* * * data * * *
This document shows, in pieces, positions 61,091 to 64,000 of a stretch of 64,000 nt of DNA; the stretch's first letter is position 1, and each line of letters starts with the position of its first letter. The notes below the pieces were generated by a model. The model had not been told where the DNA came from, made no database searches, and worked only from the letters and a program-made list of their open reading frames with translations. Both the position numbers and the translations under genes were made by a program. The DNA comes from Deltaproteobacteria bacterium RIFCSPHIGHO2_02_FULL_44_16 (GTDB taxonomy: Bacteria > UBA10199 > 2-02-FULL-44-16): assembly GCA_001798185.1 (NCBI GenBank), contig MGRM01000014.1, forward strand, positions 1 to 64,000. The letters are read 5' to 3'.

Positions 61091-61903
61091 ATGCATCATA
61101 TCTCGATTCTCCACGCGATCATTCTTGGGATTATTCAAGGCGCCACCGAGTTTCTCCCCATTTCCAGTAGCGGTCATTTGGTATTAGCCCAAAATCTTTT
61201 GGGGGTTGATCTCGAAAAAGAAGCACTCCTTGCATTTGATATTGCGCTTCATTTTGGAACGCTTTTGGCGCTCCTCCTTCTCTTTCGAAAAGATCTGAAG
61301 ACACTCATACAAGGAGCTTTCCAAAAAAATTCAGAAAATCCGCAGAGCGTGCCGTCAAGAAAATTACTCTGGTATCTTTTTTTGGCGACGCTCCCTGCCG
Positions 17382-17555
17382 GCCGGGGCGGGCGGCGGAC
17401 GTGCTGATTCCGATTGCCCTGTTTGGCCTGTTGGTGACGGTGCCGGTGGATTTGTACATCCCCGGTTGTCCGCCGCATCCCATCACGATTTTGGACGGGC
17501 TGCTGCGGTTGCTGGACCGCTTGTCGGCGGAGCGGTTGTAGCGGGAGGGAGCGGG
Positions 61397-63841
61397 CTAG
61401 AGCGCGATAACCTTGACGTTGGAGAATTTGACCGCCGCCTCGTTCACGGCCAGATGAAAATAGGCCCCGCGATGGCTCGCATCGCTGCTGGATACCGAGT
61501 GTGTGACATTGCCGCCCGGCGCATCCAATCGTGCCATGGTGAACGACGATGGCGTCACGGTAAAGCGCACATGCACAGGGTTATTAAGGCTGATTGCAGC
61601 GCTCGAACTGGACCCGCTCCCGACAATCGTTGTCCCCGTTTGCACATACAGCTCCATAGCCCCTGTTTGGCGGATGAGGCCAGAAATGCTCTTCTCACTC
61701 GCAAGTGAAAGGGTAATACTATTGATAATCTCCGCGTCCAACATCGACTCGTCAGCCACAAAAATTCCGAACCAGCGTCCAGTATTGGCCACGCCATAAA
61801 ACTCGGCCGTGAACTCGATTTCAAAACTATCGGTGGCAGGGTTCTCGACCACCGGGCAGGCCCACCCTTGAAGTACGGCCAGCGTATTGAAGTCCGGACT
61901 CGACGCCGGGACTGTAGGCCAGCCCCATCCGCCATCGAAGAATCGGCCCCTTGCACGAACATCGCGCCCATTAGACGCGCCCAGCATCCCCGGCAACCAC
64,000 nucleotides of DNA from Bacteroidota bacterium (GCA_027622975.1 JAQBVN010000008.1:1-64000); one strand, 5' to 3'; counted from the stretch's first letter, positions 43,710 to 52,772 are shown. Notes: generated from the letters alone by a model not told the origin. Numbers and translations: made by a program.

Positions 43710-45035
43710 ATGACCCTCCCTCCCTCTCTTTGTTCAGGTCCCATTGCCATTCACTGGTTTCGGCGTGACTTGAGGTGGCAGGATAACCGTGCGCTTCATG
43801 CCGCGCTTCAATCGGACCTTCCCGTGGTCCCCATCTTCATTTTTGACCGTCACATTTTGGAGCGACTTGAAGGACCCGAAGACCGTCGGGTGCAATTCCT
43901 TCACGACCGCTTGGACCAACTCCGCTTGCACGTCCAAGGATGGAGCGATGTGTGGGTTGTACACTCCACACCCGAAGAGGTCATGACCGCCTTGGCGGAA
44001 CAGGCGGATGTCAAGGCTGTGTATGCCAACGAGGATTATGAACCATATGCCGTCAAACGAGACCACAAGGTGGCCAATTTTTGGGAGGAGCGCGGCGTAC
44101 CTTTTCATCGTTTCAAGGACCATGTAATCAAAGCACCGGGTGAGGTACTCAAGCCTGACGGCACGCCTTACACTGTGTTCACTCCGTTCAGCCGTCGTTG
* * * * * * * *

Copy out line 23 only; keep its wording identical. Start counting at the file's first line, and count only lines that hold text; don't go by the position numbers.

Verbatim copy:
43901 TCACGACCGCTTGGACCAACTCCGCTTGCACGTCCAAGGATGGAGCGATGTGTGGGTTGTACACTCCACACCCGAAGAGGTCATGACCGCCTTGGCGGAA